Long series

The following data are obtained in the form of long series:

  • Monthly weather reports for 1764-1790 and 1820-1889 as overview information (Series 1): MeteoSwiss and its predecessor organisations published monthly weather reports in print from 1861 to 1999. They were digitized and included in Euro-Climhist up to 1889. Since 2000 they are available on the MeteoSwiss website. Descriptive reports are missing between 1878 and 1881, because just numerical measurements were published, even in the press, which is due to a dogmatic faith in bare numbers at that time. Preceding regional monthly weather reports from private individuals are prevailed for the periods 1764 to 1790 and 1820 to 1860.
  • Long series of the number of monthly precipitation days (Series 2-7): precipitation sums for Zurich-Winterthur 1684-1738, 1864-2011; Basel 1755-1804, 1826-2011; Geneva 1768-2011; Bern 1800-1827, 1864-2011.
  • Long series of monthly precipitation sum (Series 8-10): Bern from 1760; Geneva from 1778 (not homogenised); Zurich 1708-1712, 1717-1731, 1740-1746, 1750-1754, 1836-1852, 1858-2011. Values in mm.
  • Long series of measured mean temperature (Series 11-13): Neuchâtel-Geneva from 1753, Basel from 1755, Gr. St. Bernhard pass from 1819 to 1960. Values in degrees centigrade.
  • Date of the grape harvest in the Mittelland 1501-2011 (Series 14): This date is mainly related to the temperatures from April to July. Dating in “day of year” style [e.g. day 244 = 1 September] (series according to Wetter, Pfister 2013).
  • Date of the rye harvest in the 1501-1970 (Series 15): This date is mainly related to the temperatures from March to July. Dating in “day of year” style (series according to Wetter, Pfister 2011).
  • Date of full bloom of cherry trees in the Mittelland 1721-2015 (Series 16): This date is mainly related to the temperatures in March and April. Dating in “day of year” style (series according to Rutishauser, Studer 2007).
  • Date of the opening of the leaves and the beginning of bloom of the chestnut tree 1808-2012 (Series 17): This date is mainly related to the temperatures in March and April. The opening of the leaves in Geneva is distorted because of the the massive warming in the city. Dating in “day of year” style (series according to Stoller, Beer 1994 and the website “Marronnier officiel”).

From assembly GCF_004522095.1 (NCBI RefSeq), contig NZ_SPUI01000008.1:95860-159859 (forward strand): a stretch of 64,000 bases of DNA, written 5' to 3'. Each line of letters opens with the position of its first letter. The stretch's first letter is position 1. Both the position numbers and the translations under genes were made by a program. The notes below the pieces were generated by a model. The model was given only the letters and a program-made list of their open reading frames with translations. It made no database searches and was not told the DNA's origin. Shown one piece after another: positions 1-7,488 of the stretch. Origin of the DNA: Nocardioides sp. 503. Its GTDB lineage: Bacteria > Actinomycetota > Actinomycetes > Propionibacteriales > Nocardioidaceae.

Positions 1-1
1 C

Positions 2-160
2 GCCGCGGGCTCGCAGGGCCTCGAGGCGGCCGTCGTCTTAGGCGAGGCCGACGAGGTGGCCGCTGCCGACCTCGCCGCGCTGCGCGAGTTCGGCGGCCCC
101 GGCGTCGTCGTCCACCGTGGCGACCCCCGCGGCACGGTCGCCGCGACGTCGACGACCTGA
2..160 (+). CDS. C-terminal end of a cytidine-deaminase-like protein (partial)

• Daily weather observations 1545-1576, 1684-1863 (Series 18-24): Systematic observations on sky, precipitation, temperature conditions, wind direction and force (partly not systematic and some gaps before 1755).
  • Grain (spelt) prices in Zurich 1540-1877 (Series 25): Grain prices depend from various factors. The volume of the grain harvest is only one of them and is mostly weather related. Values in grams of silver per kilogram of grain (series according to Studer 2015).
  • Ice coverage of small and mid-sized lakes 1901-2006 (Series 26): This proxy is mainly related to the temperatures of the preceding weeks in late fall and winter. Dating in “day of year” style (series according to Hendricks-Franssen, Scherrer 2008).
  • Volume of grape harvests in the Mittelland 1529-1825 (Series 27): This proxy is mainly related to the temperatures in June and July. Values refer to the deviation from the trend in percent (series according to Pfister 1981).
  • Floodings of Lago Maggiore (Series 28): Dating in “day of year” style.
  • Pfister temperature indices (provisional data synthesis) (Series 29): Estimated range of the monthly mean temperature.
  • Pfister precipitation indices (provisional data synthesis) (Series 30): Estimated range of the monthly mean precipitation.
  • Date of ice break-up of Lej da San Murezzan 1832-2015 (Series 31): Dating in “day of year” style (series according to Livingstone 2000).
  • Annual tree-ring width from the Lötschental valley 755-2004 (Series 32): Those results partly depend from the temperatures between June and August. Values in mm (series according to Büntgen et al. 2006).
  • Annual tree-ring density from the Lötschental valley 755-2004 (Series 33): Those results partly depend from the temperatures between June and September. Values in g/cm3 (series according to Büntgen et al. 2006).
  • Quasi-daily observations from Fischingen (TG) 1616-1651 (Series 34): This observation series is only preserved for single periods of the year and has larger gaps.

 

Outlook on upcoming series:

  • Further descriptions of meteorological impacts and natural hazards (storms, hail, thunderstorms, floods), of climatological loss-causing events (heat, frost, wetness, drought, aridity, snow cover), and of hydrological, nivological and geo-morphologcial risks (high water, avalanches, landslides etc.), in particular for the period before 1863.
  • Further descriptions of the bloom and ripening of (cultivated) plants: Besides numerous single observations for years with extreme weather there are also shorter series on specific plants in singular regions of Switzerland available, e.g. on the snowdrop and the bloom of vines in Hallau (SH) 1882-1995.
  • Qualitative descriptions of the sugar content of grapes.
  • Descriptions of the snow cover: Long series of snow cover descriptions from 1684 onwards, systematic observations of snowfall in summer in the mountains (2000 m and below) and of the size of Alpine glaciers are preserved from different Swiss regions.
  • Descriptions of weather ceremonies (processions, prayers).
  • Additional data about the size and quality of grain, grape, hay and fruit harvests, and about grain and food prices.
  • Socio-political data: Hunger and feed crises, and a wide range of individual and governmental actions.